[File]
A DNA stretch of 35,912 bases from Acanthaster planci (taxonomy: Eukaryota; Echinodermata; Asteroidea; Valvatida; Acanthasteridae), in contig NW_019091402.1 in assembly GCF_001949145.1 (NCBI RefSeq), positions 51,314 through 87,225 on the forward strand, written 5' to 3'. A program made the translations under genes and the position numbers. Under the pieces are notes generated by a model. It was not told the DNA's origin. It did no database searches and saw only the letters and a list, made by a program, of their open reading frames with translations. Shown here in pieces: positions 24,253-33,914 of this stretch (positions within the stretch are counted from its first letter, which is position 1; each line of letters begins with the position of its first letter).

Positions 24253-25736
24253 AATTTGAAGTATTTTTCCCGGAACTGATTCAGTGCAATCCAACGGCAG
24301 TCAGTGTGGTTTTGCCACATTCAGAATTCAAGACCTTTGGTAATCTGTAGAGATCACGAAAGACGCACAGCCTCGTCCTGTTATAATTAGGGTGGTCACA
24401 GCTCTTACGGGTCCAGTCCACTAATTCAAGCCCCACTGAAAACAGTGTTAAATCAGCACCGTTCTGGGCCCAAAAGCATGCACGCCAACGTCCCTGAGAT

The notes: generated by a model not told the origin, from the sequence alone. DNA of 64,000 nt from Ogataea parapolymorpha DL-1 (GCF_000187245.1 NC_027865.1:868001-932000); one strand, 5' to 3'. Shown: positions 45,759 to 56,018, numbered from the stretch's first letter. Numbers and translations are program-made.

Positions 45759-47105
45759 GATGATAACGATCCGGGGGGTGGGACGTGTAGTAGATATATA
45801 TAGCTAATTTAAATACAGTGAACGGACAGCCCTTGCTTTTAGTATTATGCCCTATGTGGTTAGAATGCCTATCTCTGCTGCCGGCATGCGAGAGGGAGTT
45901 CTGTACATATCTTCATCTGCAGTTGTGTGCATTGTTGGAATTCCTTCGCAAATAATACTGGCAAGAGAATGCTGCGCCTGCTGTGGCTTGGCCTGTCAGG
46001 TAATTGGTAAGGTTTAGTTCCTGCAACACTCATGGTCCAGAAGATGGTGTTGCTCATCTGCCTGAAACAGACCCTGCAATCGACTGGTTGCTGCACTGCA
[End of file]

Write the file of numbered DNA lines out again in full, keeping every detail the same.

A DNA stretch of 35,912 bases from Acanthaster planci (taxonomy: Eukaryota; Echinodermata; Asteroidea; Valvatida; Acanthasteridae), in contig NW_019091402.1 in assembly GCF_001949145.1 (NCBI RefSeq), positions 51,314 through 87,225 on the forward strand, written 5' to 3'. A program made the translations under genes and the position numbers. Under the pieces are notes generated by a model. It was not told the DNA's origin. It did no database searches and saw only the letters and a list, made by a program, of their open reading frames with translations. Shown here in pieces: positions 24,253-33,914 of this stretch (positions within the stretch are counted from its first letter, which is position 1; each line of letters begins with the position of its first letter).

Positions 24253-25736
24253 AATTTGAAGTATTTTTCCCGGAACTGATTCAGTGCAATCCAACGGCAG
24301 TCAGTGTGGTTTTGCCACATTCAGAATTCAAGACCTTTGGTAATCTGTAGAGATCACGAAAGACGCACAGCCTCGTCCTGTTATAATTAGGGTGGTCACA
24401 GCTCTTACGGGTCCAGTCCACTAATTCAAGCCCCACTGAAAACAGTGTTAAATCAGCACCGTTCTGGGCCCAAAAGCATGCACGCCAACGTCCCTGAGAT

The notes: generated by a model not told the origin, from the sequence alone. DNA of 64,000 nt from Ogataea parapolymorpha DL-1 (GCF_000187245.1 NC_027865.1:868001-932000); one strand, 5' to 3'. Shown: positions 45,759 to 56,018, numbered from the stretch's first letter. Numbers and translations are program-made.

Positions 45759-47105
45759 GATGATAACGATCCGGGGGGTGGGACGTGTAGTAGATATATA
45801 TAGCTAATTTAAATACAGTGAACGGACAGCCCTTGCTTTTAGTATTATGCCCTATGTGGTTAGAATGCCTATCTCTGCTGCCGGCATGCGAGAGGGAGTT
45901 CTGTACATATCTTCATCTGCAGTTGTGTGCATTGTTGGAATTCCTTCGCAAATAATACTGGCAAGAGAATGCTGCGCCTGCTGTGGCTTGGCCTGTCAGG
46001 TAATTGGTAAGGTTTAGTTCCTGCAACACTCATGGTCCAGAAGATGGTGTTGCTCATCTGCCTGAAACAGACCCTGCAATCGACTGGTTGCTGCACTGCA